It’s been busy at the Cloud Pottery recently. I have three shows coming up over the summer so I’m trying to build up my stock. This means working mornings and evenings – whilst my littles aren’t around or awake. What this has reinforced is how much I love what I do. Sometimes I find myself thinking of it as a job, and panicking about how much I have to do… Then I get into the studio and settle quickly into a rythym: radio on, wedging and weighing out the day’s clay, throwing, turning yesterday’s pots and so on. Before I know it my ‘free’ time is up and I have to go back to motherhood. I find, particularly when I’m throwing, that I’m so absorbed that everything else just slips away. It’s not hard work, just a measured, thoughtful process that completely captivates me.
I’ve managed to sneak in some new work… some plates and beakers that I had been hoping to make since last autumn. I’ve been experimenting with shapes for a while, here and there, and they will be refined as time goes on but I’m pleased with the results so far. The first plates have just come out of their glaze firing and hopefully the test beakers will be fired next week.
Plates have been a new learning curve for me… I can throw wide based pieces fairly well, but I’ve been having persistent problems with cracking. After research it appeared that throwing on plaster might help, so I set about making some homemade batts and they have certainly slowed down the drying process. Originally I was concerned that pots would dry too fast as plaster draws out moisture from clay – in fact many potters use plaster tables to dry sloppy reclaimed clay to a workable consistency. On a wooden batt the rim of a piece can dry considerably faster that the base and starts to shrink putting pressure on the points where damp and dry clay meet. What I had overlooked was the way that plaster evens out the drying process by wicking away moisture from the base at the same speed as the rim allowing for even drying.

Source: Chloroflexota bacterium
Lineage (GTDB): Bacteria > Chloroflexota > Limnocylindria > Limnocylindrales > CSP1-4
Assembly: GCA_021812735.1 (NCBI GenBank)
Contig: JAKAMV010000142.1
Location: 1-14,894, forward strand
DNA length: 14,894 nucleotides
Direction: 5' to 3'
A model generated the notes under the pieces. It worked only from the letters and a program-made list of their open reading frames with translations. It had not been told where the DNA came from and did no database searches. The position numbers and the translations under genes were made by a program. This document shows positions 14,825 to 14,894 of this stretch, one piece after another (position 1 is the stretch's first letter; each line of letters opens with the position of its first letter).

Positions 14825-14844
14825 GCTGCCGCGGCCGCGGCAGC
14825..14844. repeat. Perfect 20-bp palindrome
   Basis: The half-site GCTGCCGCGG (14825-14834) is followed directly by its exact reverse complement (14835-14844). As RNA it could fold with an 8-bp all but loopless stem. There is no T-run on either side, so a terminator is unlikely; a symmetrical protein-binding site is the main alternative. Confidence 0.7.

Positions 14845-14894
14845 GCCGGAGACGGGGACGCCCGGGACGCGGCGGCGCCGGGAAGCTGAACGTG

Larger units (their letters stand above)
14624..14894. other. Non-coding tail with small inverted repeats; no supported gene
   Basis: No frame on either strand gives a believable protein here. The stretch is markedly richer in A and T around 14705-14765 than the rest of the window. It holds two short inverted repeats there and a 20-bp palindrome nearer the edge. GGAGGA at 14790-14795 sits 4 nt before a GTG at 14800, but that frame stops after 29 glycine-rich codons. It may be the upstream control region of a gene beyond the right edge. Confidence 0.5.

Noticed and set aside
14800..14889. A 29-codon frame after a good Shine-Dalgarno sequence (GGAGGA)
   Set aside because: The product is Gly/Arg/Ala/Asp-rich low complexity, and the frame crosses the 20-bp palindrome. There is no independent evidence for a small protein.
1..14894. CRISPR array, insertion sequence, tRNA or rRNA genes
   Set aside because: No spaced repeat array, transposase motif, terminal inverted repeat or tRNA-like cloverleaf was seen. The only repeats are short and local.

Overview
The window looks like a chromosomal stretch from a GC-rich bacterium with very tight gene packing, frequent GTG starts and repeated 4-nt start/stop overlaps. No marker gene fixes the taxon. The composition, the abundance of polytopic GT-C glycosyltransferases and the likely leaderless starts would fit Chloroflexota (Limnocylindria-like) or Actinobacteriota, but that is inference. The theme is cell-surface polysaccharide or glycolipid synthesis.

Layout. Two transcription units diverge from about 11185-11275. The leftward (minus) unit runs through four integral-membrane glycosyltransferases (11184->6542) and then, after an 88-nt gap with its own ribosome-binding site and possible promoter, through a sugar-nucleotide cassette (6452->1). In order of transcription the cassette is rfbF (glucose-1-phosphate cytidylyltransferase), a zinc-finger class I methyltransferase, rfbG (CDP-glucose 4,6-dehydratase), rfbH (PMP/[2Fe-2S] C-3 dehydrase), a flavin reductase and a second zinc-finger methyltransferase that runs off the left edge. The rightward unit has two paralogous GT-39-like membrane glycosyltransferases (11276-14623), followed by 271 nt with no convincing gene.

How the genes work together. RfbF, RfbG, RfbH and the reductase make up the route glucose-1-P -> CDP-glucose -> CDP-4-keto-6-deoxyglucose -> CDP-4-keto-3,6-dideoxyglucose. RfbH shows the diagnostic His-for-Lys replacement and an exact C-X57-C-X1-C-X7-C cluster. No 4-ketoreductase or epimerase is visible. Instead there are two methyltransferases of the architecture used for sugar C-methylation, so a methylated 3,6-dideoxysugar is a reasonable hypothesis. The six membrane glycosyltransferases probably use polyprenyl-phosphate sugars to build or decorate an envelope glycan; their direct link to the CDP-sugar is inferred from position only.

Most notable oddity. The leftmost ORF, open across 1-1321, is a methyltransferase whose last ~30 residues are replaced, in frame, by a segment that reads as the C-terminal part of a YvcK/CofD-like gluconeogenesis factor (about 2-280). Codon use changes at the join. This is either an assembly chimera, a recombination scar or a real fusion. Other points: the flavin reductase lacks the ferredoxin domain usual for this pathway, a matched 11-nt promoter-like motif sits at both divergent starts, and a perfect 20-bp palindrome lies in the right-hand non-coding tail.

The other possible cause of the cracking could be that my wider pieces all have turned, but entirely flat bases. During firing pots expand and then contract quite considerably. Friction against the kiln shelves can stop wider pieces from moving freely thus causing extra pressure on any weak points. To hopefully combat this my latest plates have been turned with twin footrings so that only a tiny proportion of the base is in contact with the kiln shelf. So far so good.
So three weeks and two more sets of firings to squeeze in before Potfest Scotland in Perth. If you’re in the area please come along – it would be lovely to see you.